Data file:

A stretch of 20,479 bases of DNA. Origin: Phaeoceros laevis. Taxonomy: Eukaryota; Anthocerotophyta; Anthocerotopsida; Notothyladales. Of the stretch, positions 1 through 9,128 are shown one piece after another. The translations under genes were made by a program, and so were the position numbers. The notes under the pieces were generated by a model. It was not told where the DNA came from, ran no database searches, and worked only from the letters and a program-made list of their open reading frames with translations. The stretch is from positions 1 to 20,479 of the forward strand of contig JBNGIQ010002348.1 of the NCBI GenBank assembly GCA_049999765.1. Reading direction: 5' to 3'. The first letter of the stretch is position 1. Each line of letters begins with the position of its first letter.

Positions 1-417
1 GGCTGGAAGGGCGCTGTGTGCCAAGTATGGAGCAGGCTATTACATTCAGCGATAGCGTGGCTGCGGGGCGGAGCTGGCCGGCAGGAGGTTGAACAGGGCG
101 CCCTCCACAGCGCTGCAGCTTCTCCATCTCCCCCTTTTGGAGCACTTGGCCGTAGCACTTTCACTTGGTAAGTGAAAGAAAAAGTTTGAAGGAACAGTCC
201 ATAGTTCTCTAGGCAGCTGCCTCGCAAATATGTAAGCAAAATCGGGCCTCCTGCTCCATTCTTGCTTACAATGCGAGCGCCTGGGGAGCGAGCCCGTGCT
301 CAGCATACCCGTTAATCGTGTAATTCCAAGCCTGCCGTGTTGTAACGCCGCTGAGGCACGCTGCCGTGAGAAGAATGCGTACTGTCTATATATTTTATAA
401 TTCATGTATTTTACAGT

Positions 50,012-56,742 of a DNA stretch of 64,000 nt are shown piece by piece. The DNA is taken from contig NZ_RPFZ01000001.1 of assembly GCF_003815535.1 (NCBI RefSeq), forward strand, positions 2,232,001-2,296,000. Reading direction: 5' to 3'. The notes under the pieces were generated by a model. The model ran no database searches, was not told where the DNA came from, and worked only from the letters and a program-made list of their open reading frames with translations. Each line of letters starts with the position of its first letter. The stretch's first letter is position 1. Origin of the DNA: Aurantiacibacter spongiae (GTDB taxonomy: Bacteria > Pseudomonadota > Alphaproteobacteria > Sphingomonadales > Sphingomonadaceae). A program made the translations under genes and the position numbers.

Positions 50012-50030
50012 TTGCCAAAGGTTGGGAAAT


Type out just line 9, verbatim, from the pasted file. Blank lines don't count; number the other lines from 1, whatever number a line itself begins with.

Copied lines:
Positions 50012-50030